3 Minute Monday
“The young man knows the rules, but the old man knows the exceptions.” — Oliver Wendell Holmes
This is what comes along with wisdom.
It’s simple to have a rote set of practises that you follow, but true mastery is knowing where the edges of those rules lie.
“In the early stages of training, an aspiring Confucian gentleman needs to memorise entire shelves of archaic texts, learn the precise angle at which to bow, and learn the lengths of the steps with which he is to enter a room.
His sitting mat must always be perfectly straight.
All of this rigour and restraint, however, is ultimately aimed at producing a cultivated, but nonetheless genuine, form of spontaneity.
Indeed, the process of training is not considered complete until the individual has passed completely beyond the need for thought or effort.” — Edward Slingerland describing 3000-year old Confucianism
Increasingly I’m becoming skeptical of one size fits all advice for highly developed people.
It seems to me that each person is so unique and peculiar that trying to create hard and fast rules for how they operate is a worse idea the longer they have been working on themselves.
Sometimes black & white rules work, no matter what stage you’re at.
Sleep with your phone outside of your bedroom.
Don’t drink alcohol for no reason.
Get up at the same time every day.
Principles work and scale better though.
You sacrifice specificity but maximise applicability when you follow principles rather than strategies.
Once you’ve got a few years of momentum with your development, don’t be afraid of trying to find exceptions to the rules.
This week’s upcoming episodes:
Stuart Ritchie – behavioural genetics is one of the most hated sciences in the world. Why is there such an aversion to researching how much our outcomes in life are due to our inherited genes?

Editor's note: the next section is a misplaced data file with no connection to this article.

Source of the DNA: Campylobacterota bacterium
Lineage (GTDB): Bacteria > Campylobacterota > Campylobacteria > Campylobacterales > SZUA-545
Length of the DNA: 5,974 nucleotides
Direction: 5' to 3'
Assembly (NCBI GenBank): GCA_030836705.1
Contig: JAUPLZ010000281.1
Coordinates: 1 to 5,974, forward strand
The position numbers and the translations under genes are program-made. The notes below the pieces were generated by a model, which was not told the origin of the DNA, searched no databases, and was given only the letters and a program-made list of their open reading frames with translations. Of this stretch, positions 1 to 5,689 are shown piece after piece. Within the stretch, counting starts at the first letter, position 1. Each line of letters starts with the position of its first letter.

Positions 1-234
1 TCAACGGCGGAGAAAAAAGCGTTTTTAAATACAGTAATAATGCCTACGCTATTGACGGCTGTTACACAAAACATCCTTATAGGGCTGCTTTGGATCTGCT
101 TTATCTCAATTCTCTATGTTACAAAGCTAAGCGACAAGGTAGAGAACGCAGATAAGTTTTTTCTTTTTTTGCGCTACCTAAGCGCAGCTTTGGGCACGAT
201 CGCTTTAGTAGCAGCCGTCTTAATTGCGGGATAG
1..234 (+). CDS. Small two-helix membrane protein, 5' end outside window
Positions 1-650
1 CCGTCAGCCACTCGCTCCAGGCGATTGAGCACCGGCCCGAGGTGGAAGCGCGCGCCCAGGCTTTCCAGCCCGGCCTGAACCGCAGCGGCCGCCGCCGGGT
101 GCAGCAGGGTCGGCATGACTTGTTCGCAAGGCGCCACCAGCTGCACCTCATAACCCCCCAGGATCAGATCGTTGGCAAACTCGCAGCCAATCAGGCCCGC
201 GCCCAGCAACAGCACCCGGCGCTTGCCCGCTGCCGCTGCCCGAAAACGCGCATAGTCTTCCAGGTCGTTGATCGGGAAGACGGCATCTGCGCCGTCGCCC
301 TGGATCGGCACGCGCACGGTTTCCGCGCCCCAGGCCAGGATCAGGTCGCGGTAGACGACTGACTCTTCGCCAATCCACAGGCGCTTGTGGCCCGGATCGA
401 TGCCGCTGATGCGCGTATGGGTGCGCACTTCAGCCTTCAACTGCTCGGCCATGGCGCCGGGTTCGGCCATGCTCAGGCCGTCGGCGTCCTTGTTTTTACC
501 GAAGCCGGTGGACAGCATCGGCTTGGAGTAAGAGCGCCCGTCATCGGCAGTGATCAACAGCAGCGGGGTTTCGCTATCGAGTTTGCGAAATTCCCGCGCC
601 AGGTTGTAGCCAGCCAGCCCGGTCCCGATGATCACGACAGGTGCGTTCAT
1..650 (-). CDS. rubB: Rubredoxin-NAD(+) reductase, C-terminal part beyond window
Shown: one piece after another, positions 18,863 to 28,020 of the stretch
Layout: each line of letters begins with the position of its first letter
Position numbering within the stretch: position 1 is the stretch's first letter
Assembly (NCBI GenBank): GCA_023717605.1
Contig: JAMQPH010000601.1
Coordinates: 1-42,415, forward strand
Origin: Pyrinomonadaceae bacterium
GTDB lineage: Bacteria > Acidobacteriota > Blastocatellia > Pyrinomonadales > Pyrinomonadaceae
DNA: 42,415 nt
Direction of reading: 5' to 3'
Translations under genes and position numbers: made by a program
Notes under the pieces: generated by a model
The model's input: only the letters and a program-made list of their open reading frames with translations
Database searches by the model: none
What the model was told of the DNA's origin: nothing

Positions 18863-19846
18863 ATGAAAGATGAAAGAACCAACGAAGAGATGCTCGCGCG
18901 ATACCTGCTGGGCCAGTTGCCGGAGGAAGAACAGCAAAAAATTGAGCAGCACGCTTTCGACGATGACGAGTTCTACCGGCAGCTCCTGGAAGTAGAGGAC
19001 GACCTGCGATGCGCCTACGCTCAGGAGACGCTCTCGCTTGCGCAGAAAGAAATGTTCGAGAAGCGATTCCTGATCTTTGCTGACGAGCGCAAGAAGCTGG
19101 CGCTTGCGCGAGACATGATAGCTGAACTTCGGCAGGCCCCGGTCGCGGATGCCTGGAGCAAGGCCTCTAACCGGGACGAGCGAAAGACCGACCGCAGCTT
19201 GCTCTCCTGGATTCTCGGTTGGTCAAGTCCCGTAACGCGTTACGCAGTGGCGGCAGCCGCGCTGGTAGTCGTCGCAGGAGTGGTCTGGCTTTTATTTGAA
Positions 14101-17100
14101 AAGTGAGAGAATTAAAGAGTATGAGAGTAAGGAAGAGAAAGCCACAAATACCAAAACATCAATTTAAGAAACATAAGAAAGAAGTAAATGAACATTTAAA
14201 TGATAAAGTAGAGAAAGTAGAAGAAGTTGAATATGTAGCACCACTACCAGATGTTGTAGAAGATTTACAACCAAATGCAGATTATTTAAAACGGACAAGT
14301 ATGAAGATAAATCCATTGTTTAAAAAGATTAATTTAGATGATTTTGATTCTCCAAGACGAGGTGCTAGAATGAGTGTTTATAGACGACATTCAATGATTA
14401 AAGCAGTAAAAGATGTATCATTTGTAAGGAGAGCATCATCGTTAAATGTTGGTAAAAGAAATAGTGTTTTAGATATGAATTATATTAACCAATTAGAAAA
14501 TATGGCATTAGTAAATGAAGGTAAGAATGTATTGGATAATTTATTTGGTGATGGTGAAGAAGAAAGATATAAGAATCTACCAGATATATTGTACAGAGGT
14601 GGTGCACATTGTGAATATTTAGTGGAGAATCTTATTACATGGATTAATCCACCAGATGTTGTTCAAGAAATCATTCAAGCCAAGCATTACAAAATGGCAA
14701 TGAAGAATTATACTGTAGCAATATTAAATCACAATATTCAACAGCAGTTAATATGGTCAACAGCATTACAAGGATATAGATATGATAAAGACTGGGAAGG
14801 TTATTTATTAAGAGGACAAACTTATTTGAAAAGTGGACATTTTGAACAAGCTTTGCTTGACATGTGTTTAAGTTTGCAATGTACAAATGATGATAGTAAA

James Smith – how do you develop true confidence? Why are unasked questions taking up all your mental energy? How can you deal with failures and setbacks?
Dr Becky Smethurst – black holes aren’t black and they aren’t holes. They also do loads of other mad stuff and one of YouTube’s most popular physicists explains it all.
THINGS I’VE LEARNED
Men and women perceived women with nipple erections as less intelligent, less moral, and more likely to engage in sexual behaviours.
If nipple erection signals/is a cue to sexual interest or arousal, we would expect that women with nipple erection would be sexualized: having a presumed higher sexual arousal and promiscuity and lower mental abilities and morality.
To examine this, 234 participants rated pictures of women with and without salient nipple erection.
Nipple erection is a cue that triggers sexualization and objectification of women; women with nipple erection are thought of as less intelligent, less moral, and more promiscuous by both men and women.
Women reported that women with erect nipples had more male sex partners, lost their virginity at a younger age, and had lower quality relationships.
Women cannot control their nipple erection, yet these data show that it is used by men and women to make presumptions about women’s character and behavior.
Nipple erection, which is an uncontrollable reflex, triggers sexualization and objectification by both men and women who observe it.
— Rolf Degen
You lose more than you realise when you consume content sped up.
“Just because you can listen to it at 2.5x speed doesn’t mean you should.”
The Sandwich was invented by the Earl Of Sandwich.
According to history, the sandwich was created in 1762 in England.
Most food historians agree that the sandwich is the product of John Montagu, “the 4th Earl of Sandwich.”
Montagu was known for being a problematic gambler, spending hours upon hours at the card table.
During one of his long days of playing, he worked up an appetite and requested something from the kitchen that he could eat with his hands, without needing to get out of his seat.
He was brought a sandwich—two pieces of bread filled with meat in the middle.
John Montagu, who currently holds the title, is the 11th Earl of Sandwich and serves in the House of Lords.
I’m not usually into repeating Life Hacks but this one affects me personally.
YouTube Premium is free to upgrade to for 30 days and I honestly think it’s worth more than Spotify Premium.
No ads to skip, download videos for offline watching if you’re travelling, window-in-window playing on mobile while you use other apps and videos continue to play audio if you lock your phone.
If you use YouTube even a moderate amount, the time saving alone is worth your money.
Thank you to everyone who submitted reviews on Apple Podcasts & Spotify, you are my favourites.